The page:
A database with millions of two-factor authentication codes (2FA), text messages, names, cellphone numbers, password-reset links, shipping details and other information was left unsecured.

Voxox, a communications company based in San Diego, is the company responsible for the exposed server.

To understand the context, it’s useful to look at how the 2FA process works. For example, when a user tries to log in to a bank account from a different browser or machine, the interface might detect the anomaly. When that happens, a verification step is activated to ensure the person is authorized to access the account and a two-factor authentication code is generated to send to the user. Businesses such as Voxox serve as a gateway, as TechCrunch explains, “converting those codes into text messages, to be passed on to the cell networks for delivery to the user’s phone.”

Sébastien Kaul, a Berlin-based security researcher, discovered the issue using Shodan, a search engine that scans the internet for publicly available devices and databases. What made the situation even worse, according to TechCrunch, was that the server was configured in a way that made it very easy to read, browse, and search based on names, phone numbers, and contents of text messages.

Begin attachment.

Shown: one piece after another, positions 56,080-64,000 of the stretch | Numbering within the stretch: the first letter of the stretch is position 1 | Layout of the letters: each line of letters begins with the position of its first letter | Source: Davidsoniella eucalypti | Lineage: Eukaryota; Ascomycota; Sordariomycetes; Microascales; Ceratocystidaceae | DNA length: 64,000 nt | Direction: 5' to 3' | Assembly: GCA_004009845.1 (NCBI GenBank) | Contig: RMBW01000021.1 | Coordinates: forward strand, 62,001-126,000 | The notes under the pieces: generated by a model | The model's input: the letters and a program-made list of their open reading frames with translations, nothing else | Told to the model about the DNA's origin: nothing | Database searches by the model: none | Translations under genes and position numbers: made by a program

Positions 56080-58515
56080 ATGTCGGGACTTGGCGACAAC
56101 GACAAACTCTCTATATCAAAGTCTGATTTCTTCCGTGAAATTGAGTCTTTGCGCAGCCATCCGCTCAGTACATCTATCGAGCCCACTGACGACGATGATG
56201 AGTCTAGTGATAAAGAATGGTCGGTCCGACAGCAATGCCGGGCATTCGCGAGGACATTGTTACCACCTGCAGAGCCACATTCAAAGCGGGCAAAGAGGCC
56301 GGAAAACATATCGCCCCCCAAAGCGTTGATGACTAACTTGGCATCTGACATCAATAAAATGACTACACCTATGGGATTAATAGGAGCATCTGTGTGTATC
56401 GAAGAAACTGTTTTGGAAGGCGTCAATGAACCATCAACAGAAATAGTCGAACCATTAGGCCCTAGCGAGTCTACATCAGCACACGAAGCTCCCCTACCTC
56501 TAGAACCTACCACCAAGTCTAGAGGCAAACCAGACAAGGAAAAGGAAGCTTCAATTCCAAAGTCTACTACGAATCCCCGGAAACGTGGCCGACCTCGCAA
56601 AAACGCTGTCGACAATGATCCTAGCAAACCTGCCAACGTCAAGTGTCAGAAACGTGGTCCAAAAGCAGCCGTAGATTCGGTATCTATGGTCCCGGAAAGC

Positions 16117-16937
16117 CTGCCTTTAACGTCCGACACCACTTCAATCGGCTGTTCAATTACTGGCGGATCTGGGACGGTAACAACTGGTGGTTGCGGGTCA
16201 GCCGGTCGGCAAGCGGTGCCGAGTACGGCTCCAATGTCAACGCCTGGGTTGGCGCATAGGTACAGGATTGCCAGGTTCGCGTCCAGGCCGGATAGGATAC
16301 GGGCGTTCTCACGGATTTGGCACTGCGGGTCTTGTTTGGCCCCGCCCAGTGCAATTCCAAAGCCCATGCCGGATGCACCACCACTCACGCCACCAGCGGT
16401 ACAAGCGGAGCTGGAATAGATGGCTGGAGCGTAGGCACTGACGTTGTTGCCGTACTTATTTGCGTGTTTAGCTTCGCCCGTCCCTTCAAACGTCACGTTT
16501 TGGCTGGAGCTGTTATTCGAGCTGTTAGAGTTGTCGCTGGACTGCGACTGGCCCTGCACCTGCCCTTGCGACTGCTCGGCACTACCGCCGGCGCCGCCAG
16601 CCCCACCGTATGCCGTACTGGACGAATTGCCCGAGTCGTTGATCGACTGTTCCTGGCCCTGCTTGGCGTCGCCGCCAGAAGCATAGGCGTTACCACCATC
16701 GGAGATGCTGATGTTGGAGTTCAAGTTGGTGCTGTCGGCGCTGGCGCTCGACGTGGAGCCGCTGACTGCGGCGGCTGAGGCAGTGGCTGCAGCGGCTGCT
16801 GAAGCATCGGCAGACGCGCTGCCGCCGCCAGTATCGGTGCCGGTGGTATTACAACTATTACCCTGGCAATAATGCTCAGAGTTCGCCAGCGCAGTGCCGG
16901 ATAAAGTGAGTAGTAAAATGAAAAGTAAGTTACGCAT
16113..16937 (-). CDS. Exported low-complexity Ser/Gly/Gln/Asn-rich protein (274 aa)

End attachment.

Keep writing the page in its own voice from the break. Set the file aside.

Reviewing the exposed data, TechCrunch found some alarmingly sensitive information. And, they noted, records were tagged and detailed to include “the recipient’s cell phone number, the message, the Voxox customer who sent the message and the shortcode they used.” More than 26 million text messages from this year were accessible.

As TechCrunch points out, even sweeping aside the leaked personal information and phone numbers, the exposure of the two-factor codes was a serious security issue that put numerous accounts at risk. “In some cases, websites will only require a phone number to reset an account. With access to the text message through the exposed database, hijacking an account could take seconds.”

Voxox took the database down once it was contacted by TechCrunch.

Get the full story at TechCrunch.